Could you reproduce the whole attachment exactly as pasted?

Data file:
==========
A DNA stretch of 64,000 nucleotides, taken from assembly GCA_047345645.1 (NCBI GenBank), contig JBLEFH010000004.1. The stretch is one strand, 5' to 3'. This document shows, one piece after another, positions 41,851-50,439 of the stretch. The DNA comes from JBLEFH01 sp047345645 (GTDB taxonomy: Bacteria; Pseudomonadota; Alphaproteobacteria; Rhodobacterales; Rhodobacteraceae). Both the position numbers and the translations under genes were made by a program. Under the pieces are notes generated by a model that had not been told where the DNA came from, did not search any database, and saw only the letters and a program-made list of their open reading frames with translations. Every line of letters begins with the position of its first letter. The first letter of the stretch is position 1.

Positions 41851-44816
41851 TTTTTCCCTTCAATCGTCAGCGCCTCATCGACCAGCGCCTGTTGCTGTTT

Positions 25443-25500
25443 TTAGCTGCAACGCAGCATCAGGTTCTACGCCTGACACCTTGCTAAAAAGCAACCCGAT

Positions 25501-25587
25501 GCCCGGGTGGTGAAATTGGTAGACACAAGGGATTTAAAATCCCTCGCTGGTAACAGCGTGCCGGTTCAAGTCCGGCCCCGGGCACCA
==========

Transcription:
A DNA stretch of 64,000 nucleotides, taken from assembly GCA_047345645.1 (NCBI GenBank), contig JBLEFH010000004.1. The stretch is one strand, 5' to 3'. This document shows, one piece after another, positions 41,851-50,439 of the stretch. The DNA comes from JBLEFH01 sp047345645 (GTDB taxonomy: Bacteria; Pseudomonadota; Alphaproteobacteria; Rhodobacterales; Rhodobacteraceae). Both the position numbers and the translations under genes were made by a program. Under the pieces are notes generated by a model that had not been told where the DNA came from, did not search any database, and saw only the letters and a program-made list of their open reading frames with translations. Every line of letters begins with the position of its first letter. The first letter of the stretch is position 1.

Positions 41851-44816
41851 TTTTTCCCTTCAATCGTCAGCGCCTCATCGACCAGCGCCTGTTGCTGTTT

Positions 25443-25500
25443 TTAGCTGCAACGCAGCATCAGGTTCTACGCCTGACACCTTGCTAAAAAGCAACCCGAT

Positions 25501-25587
25501 GCCCGGGTGGTGAAATTGGTAGACACAAGGGATTTAAAATCCCTCGCTGGTAACAGCGTGCCGGTTCAAGTCCGGCCCCGGGCACCA